February 19, 2008, 17:58

Comment by Steffen: User icon

Maybe you could get some insight into the PID issue using the DTrace facility new to Leopard. There are two ready-made scripts you can call directly from within Terminal: pidpersec.d will count the number of processes created per second, while newproc.d will print one line for each newly created process. You can either read the man-pages for these scripts or have a look at the scripts yourself, they are located (amongst some others) in /usr/bin.

February 20, 2008, 14:13

Comment by ssp: User icon

Cool hint, thanks!

Inspired by that, it was quite easy to also find a graphical way to see all processes in Intstruments. Still more steps than running the script, though.

As I have restarted the machine by now, I can’t really find out what was going on back then, but I’ll keep these in mind when things go wrong the next time.

February 20, 2008, 14:36

Comment by Paul S: User icon

Since 10.5.2 I’ve been getting erratic and agonizing slowdowns for no reason that I can fathom. Maybe it’s coincidence and my hardware’s on its way out. OTOH, maybe not. I am feeling a bit disenchanted with Apple at the moment. You get the feeling that what’s of most importance to them is cosmetic changes and putting in new features and that system solidity and stability isn’t really a prime concern. I’d think they think the former drives sales and the latter doesn’t. And they may well be right - at least in the short term (although I’ve a feeling that attitude may be catching up with Microsoft these days).

I might disable Spotlight - I don’t find it a lot of use anyway. I know where I’ve put stuff, and if you ever want to find OS X’s own stuff it’s pretty hopeless for that.

I run OS X and Windows and Linux at the moment. At the moment OS X is what I use most, but it is disappointing in some ways … that slowness for a start. And it’s not as if I’ve not plenty of RAM. I replaced the RAM - it didn’t ship with enough - with 1GB. Well, 1GB was enough for Tiger, but Leopard seems sluggish at times even on that much.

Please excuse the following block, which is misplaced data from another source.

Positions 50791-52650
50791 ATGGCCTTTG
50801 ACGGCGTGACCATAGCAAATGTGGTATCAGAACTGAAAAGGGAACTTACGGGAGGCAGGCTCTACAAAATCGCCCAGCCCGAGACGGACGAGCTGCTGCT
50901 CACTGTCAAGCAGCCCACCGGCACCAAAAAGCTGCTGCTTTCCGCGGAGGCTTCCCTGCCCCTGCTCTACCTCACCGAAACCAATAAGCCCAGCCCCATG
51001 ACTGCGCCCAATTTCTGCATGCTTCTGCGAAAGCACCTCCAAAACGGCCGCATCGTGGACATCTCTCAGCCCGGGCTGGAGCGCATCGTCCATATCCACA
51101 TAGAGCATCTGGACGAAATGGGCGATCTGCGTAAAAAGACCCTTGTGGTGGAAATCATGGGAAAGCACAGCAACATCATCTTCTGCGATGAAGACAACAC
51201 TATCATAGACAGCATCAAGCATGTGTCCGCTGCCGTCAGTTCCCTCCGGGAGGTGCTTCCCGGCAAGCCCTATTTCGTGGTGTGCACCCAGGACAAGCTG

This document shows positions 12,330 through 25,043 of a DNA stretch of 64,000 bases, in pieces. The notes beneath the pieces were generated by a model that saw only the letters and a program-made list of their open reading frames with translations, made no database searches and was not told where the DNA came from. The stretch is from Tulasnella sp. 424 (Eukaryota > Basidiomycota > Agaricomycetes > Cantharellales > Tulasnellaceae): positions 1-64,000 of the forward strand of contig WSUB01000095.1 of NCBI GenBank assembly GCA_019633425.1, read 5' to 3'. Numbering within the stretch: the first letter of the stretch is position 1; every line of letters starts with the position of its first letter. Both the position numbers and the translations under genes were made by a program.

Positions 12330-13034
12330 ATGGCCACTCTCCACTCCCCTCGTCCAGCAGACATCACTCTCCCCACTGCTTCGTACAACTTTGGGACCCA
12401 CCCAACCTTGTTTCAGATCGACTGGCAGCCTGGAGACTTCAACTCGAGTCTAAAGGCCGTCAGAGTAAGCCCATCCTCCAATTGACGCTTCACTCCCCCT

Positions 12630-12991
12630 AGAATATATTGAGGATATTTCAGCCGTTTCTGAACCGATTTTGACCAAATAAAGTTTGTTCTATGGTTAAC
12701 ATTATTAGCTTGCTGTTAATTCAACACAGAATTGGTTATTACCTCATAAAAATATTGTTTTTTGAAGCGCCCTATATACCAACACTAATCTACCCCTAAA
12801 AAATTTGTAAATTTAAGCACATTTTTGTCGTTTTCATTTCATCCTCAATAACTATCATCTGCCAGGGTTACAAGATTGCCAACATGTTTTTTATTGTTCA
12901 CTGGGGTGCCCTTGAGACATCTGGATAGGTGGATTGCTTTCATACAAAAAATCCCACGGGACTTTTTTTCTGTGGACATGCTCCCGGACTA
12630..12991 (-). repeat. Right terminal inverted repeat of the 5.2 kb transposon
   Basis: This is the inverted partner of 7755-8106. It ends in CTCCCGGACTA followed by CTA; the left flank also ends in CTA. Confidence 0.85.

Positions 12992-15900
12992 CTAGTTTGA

Windows is out as the main OS, of course, and even the Linux vendors are feature-driven these days. I was looking at this (see below) today, after seeing a link to it on Slashdot.


It’s said the FreeBSD people are very much driven by quality rather than features, and this is a desktop version of their OS. I’m sorely tempted to give it a go on a spare machine.

February 28, 2008, 18:25

Comment by Anonymous: User icon

my own favourite bugbear with the steaming turd that is leopard is that after every restart it, any ‘dmg’ file i click on opens ‘disc utility’. so after every restart i have to reassociate ‘dmg’ files with ‘disc image mounter’ which takes ages since i have to drill down into ‘system > library > core services to find the bastard.

then there’s the fact that every time i launch DVD studio pro, it asks me to type in the serial number again.

annoying enough if this was incompatibility with 3rd party stuff - but ‘dmg’ is apple’s own file format and DVD studio pro part of apple’s final cut studio suite.

i’ll not even start on all the third party stuff this steaming pile of turd has broken - or i’ll be typing all day.

i’m now on my fifth install of leopard and these feckin’ problems happen every time!

March 8, 2008, 22:54